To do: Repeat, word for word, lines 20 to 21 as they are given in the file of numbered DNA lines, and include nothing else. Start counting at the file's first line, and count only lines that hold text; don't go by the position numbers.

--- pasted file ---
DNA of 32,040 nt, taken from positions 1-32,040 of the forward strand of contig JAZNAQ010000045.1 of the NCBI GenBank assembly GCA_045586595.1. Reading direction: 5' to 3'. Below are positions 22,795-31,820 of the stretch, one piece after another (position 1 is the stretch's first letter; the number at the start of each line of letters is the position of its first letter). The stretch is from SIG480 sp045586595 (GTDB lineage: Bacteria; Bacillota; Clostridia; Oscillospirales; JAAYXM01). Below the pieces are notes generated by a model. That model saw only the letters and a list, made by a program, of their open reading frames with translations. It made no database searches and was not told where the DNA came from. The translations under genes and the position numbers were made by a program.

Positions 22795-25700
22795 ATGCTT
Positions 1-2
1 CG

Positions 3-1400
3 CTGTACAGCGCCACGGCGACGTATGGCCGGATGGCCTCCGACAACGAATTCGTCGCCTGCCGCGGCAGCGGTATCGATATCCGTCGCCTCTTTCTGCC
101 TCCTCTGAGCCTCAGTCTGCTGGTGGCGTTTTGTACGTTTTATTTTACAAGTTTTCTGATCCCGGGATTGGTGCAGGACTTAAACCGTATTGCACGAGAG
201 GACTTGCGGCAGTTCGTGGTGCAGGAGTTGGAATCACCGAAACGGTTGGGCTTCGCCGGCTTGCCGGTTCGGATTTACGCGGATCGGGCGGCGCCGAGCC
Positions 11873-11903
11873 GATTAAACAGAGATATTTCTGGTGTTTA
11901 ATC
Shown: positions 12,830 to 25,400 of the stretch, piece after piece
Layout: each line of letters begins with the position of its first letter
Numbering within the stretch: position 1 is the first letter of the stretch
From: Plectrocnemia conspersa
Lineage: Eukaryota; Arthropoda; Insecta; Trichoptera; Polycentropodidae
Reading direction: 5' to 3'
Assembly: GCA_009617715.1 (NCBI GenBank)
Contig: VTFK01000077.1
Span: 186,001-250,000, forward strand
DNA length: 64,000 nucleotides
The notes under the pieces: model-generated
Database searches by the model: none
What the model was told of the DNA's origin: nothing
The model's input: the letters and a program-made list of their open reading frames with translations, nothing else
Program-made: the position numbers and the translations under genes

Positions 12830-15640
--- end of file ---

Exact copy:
Contig: VTFK01000077.1
Span: 186,001-250,000, forward strand